The best way to evaluate CAP proficiency testing results of an individual
clinical laboratory is to use the e-lab solution available from the CAP for
If CAP proficiency testing is not available, then the laboratory must
validate the test every six months by comparing values obtained by the
test with values obtained by a reference laboratory or another laboratory
offering the test (using split samples). Alternatively, if proficiency
samples are available from another source, for example, AACC (American
Association for Clinical Chemistry), passing such proficiency testing is
In addition to the CAP external proficiency-testing program, a laboratory
may participate in other proficiency testing programs. However, for
laboratory accreditation by CAP, it is required that the laboratory must
participate in a CAP proficiency survey, provided that the proficiency
specimen is available from the CAP.
There are a number of publications that indicate that participating in external
proficiency surveys such as offered by CAP is useful in improving the quality
of a clinical laboratory operation [1À3].
4.7 LEVEYÀJENNINGS CHART AND WESTGARD
In addition to participating in the CAP program, clinical laboratories must
run control specimens every shift, at least three times in a 24 h cycle. Also,
instruments must be calibrated as needed in order to maintain good laboratory practice. Calibration is needed for all assays that a clinical laboratory
offers. Calibration of immunoassays is discussed in Chapter 2. However,
other assays are calibrated using calibrators that are either commercially
available or homemade:
Calibrators are defined as materials that contain known amounts of the
analyte of interest. For a single assay, at least two calibrators are needed
for calibration, a zero calibrator (contains no analyte) and a high
calibrator containing the amount of the analyte that represents the upper
end of the analytical measurement range. However, five to six calibrators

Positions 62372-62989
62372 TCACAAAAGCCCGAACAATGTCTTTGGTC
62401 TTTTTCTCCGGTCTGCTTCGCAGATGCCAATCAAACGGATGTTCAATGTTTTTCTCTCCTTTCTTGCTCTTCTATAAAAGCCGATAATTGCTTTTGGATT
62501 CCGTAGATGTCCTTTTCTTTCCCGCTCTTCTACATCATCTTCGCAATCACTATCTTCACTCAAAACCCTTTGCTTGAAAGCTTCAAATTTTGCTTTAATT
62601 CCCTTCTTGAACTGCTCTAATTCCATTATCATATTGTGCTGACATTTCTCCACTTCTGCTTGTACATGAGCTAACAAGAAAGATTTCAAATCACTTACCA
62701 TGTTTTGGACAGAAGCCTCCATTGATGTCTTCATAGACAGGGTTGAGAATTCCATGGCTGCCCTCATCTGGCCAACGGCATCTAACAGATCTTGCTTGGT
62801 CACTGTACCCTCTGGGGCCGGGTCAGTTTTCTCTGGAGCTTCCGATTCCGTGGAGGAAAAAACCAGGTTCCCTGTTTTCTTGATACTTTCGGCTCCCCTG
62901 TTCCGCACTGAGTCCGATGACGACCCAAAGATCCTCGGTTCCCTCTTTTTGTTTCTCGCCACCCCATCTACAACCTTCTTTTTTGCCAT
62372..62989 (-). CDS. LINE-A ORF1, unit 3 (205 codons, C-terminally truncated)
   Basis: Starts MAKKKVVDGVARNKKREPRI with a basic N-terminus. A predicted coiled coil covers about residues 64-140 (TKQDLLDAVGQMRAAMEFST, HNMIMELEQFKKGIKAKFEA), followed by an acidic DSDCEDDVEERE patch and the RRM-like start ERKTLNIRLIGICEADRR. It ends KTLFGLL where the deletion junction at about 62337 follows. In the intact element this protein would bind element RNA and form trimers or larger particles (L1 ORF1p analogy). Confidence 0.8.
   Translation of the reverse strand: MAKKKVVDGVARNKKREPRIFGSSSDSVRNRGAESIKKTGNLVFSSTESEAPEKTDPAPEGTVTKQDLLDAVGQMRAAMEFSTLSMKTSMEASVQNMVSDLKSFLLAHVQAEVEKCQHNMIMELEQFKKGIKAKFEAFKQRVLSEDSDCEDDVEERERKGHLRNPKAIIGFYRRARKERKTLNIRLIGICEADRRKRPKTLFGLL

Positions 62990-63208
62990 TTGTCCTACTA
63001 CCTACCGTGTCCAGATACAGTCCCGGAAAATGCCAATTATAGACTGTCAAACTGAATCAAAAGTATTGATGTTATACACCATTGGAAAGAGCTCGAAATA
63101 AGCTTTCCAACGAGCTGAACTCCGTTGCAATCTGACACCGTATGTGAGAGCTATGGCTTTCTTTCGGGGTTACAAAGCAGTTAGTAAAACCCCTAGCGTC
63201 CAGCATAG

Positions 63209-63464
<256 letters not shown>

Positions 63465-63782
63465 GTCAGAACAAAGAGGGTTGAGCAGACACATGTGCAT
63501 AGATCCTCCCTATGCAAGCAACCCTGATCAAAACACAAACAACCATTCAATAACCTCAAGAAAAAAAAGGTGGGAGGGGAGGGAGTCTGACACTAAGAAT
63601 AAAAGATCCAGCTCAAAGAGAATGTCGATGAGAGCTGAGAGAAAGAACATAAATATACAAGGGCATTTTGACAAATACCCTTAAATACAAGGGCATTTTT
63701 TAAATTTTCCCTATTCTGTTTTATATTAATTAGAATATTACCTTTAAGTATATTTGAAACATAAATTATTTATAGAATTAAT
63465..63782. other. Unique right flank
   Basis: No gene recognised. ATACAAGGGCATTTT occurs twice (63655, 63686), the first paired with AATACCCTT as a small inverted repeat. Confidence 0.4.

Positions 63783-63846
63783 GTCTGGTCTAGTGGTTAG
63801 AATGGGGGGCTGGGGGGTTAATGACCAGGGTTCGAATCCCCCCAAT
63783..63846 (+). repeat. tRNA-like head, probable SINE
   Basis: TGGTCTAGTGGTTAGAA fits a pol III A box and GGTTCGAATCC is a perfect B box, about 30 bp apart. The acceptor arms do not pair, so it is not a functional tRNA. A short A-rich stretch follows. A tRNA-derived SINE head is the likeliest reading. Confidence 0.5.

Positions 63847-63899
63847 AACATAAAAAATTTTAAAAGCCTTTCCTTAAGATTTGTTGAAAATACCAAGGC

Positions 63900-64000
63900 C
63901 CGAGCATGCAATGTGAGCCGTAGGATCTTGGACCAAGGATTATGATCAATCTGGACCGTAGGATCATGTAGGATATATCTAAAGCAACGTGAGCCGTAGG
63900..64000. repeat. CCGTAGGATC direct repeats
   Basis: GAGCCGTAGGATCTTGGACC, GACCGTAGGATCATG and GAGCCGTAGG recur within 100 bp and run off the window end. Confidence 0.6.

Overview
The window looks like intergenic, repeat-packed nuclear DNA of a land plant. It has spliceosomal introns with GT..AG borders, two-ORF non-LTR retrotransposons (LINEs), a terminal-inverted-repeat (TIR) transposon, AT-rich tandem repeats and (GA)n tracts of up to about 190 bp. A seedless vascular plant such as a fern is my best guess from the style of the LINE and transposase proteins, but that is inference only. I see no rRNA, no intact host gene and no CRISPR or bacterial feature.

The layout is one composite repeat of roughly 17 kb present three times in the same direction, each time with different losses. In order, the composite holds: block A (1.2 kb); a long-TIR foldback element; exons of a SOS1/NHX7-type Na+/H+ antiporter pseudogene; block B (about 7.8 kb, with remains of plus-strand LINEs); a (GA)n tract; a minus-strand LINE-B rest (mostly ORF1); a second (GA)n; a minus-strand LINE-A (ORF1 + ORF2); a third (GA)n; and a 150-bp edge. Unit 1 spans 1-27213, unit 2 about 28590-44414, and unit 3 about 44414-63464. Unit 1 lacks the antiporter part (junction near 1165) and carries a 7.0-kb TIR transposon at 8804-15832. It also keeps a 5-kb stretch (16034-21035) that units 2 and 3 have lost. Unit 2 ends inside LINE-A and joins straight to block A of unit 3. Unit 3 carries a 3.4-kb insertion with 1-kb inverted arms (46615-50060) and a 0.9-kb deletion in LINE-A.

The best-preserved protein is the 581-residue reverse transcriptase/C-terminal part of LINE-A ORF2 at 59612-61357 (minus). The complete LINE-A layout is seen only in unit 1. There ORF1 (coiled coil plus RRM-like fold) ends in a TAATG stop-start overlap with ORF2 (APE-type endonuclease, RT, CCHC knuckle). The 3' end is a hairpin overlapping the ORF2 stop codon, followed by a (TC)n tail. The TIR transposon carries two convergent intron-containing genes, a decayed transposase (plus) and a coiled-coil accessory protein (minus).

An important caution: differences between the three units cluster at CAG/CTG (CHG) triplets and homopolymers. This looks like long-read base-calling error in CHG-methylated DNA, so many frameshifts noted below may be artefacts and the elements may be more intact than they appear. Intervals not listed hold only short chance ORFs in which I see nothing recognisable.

4.7 LeveyÀJennings Chart and Westgard Rules
are commonly used for calibration. One calibrator must be a zero
calibrator and the highest calibrator must contain a concentration of the
analyte at the upper end of the analytical measurement range. Other
calibrators usually have concentrations in between the zero calibrator and
the highest calibrator, and represent normal values of the analyte as well
as values expected in a disease state (for drugs, values below therapeutic
range, between therapeutic ranges, and then toxic range).
Controls are materials that contain a known amount of the analyte. The
matrix of the control must be similar to the matrix of the patient’s
sample; for example, matrix of the control must resemble serum for
assays conducted in serum or plasma.
A LeveyÀJennings chart is commonly used for recording observed values of
controls during daily operation of a clinical laboratory. A LeveyÀJennings
chart is a graphical representation of all control values for an assay during an
extended period of laboratory operation. In this graphical representation,
values are plotted with respect to the calculated mean and standard deviation, and if all controls are within the mean and 6 2 SD, then all control
values are within acceptable limits and all runs during that period will have
acceptable performance (Figure 4.3). In this figure, all glucose low controls
were within acceptable limits for the entire month. The LeveyÀJennings chart
must be constructed for each control (low and high control or low, medium,
and high control) for each assay the laboratory offers. For example, if the laboratory runs two controls (low and high) for each test and offers 100 tests,
then there will be 100 3 2, or 200 LeveyÀJennings charts each month.
Usually a LeveyÀJennings chart is constructed for one control for one month.
The laboratory director or designee must review all LeveyÀJennings charts
each month and sign them for compliance with an accrediting agency.
+ 3 SD
+ 2 SD
+ 1 SD
– 1 SD
– 2 SD
– 3 SD
LeveyÀJennings chart with no violation.